Interoperability by exchanging executable content, or what have PostScript and Java in common?

Andrej Vckovski
Spatial Data Handling Division
Department of Geography
University of Zurich


In the area of Geographical Information Systems (GIS) , the requirements posed upon an set of "heterogeneous but interoperable systems" are not easily met. The particular systems most often possess a certain autonomy and are designed to meet specific requirements for the respective application domain their are used in. In order to be more than mere "data exchange", interoperability needs to be based on a framework which is easy to understand for all participating communities and yet expressive enough to meet those application specific requirements.

This contribution shows how "executable content" known from systems such as PostScript or Java can provide a very flexible method to exchange rich information in a way where the data consumer does not need to have the full knowledge of the data producer's application domain.

PostScript has been designed to overcome hardware dependencies on raster output devices when exchanging data describing text and graphical shapes. The heterogeneity of the output devices was addressed by incorporating much of the device specific issues within the device itself and define a standardized data exchange format (contrary to approaches that define a set of device-specific drivers on the data producer side). The data exchanged consist actually of an executable program written in the PostScript language. The device peculiarities are handled by an interpreter for that programming language. The PostScript approach is based on a semantically rich description of the data on a high abstraction level, semantically rich in the sense that the approach is very expressive.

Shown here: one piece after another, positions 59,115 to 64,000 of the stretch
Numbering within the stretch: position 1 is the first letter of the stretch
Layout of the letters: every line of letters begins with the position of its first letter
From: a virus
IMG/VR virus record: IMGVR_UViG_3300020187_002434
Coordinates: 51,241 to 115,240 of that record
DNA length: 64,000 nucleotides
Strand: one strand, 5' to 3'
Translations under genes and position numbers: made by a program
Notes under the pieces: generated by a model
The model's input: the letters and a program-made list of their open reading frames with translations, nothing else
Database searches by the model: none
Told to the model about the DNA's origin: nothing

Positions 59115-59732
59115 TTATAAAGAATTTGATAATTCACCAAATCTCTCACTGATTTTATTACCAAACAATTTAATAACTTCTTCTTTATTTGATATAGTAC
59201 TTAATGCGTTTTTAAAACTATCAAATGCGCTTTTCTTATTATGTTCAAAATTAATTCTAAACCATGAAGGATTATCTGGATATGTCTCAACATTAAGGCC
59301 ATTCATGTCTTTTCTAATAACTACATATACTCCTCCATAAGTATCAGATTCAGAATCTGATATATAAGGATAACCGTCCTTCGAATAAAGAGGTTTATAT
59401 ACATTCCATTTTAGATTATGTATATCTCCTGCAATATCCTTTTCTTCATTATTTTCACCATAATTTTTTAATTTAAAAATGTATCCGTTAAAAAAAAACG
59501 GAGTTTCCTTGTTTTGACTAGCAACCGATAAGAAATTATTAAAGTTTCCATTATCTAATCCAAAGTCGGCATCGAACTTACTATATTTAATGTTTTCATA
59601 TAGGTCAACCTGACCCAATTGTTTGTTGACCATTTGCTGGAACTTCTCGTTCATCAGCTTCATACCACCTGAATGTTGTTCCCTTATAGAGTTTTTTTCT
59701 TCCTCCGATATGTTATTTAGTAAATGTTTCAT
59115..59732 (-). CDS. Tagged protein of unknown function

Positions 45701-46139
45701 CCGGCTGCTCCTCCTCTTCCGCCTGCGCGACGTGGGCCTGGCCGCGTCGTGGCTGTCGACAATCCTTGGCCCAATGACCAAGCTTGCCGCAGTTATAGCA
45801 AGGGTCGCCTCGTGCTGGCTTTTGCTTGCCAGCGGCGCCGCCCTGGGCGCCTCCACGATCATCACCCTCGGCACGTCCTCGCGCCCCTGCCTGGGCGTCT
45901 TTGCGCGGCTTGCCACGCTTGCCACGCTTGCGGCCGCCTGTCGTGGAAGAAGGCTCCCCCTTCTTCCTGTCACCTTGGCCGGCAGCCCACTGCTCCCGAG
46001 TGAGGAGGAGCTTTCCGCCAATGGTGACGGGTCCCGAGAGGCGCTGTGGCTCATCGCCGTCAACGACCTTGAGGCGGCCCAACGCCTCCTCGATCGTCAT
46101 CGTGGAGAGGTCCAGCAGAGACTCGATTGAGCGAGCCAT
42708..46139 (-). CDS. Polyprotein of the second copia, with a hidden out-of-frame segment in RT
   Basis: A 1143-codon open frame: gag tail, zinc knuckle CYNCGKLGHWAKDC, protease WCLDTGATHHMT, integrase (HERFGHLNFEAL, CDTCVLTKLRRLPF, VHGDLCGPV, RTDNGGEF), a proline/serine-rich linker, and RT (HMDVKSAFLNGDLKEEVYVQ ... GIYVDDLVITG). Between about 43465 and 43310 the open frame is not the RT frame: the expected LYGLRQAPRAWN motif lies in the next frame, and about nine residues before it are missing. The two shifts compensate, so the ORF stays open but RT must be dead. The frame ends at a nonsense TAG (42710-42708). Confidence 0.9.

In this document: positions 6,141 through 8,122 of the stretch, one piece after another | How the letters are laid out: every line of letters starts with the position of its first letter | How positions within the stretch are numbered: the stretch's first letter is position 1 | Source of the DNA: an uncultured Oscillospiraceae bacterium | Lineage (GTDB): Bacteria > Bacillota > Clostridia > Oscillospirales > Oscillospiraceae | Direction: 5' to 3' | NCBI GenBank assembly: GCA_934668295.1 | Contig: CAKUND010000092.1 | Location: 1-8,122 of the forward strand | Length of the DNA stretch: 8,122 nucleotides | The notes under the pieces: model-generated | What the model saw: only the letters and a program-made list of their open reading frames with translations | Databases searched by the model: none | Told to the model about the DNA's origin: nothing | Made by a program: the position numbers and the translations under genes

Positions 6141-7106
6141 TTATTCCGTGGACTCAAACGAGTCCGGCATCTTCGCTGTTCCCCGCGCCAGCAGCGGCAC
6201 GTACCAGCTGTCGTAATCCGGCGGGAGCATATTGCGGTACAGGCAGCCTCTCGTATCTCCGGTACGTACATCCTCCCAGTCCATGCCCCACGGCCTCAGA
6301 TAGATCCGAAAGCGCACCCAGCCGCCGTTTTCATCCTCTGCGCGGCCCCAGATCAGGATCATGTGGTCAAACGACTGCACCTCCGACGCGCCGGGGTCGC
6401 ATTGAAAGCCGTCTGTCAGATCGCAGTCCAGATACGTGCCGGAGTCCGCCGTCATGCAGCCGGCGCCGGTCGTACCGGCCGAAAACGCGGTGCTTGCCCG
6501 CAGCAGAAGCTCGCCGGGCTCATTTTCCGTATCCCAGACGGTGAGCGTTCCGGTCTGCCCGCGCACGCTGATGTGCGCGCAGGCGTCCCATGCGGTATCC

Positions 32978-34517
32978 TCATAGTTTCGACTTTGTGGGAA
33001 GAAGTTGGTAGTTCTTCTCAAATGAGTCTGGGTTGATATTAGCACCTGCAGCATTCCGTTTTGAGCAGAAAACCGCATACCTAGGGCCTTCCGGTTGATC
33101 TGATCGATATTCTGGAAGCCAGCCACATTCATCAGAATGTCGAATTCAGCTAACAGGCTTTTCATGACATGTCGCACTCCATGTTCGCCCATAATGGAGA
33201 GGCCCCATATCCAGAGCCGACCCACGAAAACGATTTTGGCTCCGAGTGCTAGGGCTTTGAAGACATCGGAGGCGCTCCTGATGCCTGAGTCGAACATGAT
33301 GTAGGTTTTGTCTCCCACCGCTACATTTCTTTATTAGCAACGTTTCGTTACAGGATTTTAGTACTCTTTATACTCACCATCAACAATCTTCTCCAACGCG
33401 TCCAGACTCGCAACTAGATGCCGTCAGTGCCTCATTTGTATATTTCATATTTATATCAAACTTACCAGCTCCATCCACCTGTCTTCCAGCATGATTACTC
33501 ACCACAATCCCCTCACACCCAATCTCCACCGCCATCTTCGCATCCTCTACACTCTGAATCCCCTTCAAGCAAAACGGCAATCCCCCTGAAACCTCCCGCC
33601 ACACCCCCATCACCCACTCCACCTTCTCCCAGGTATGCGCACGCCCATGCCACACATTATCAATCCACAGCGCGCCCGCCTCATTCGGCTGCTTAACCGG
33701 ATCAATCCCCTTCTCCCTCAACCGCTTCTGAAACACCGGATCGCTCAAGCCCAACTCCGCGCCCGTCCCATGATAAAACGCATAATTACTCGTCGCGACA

However, the PostScript change history has shown also some drawbacks of this approach. For example, the understanding of data encoded in PostScript" (i.e., a PostScript program or "file") needs a full-blown PostScript interpreter, which is not a trivial thing considering the expressiveness of the language. This contribution discusses some of the lessons learned in PostScript's history.

Java is an object-oriented programming language and distributed computing environment which has gained a lot of in the last few years (however, partly due to excellent marketing activities). One of the core concepts of Java is the same as used in PostScript and other interpreted languages: Hardware and operating system heterogeneities are resolved by interpreting a well-defined format on the target platform. However, unlike PostScript Java uses an intermediary format ("byte-code") which makes this stage of execution somewhat independent on the language itself (i.e., Java byte code needs not necessarily to be produced by a Java-compiler).

Java offers also other features which make it even more suitable for the exchange of information in an heterogeneous world:

The contribution will discuss some of these features of Java and give some examples on how Java can be used as a framework for interoperability, a framework which is based on the exchange of executable content.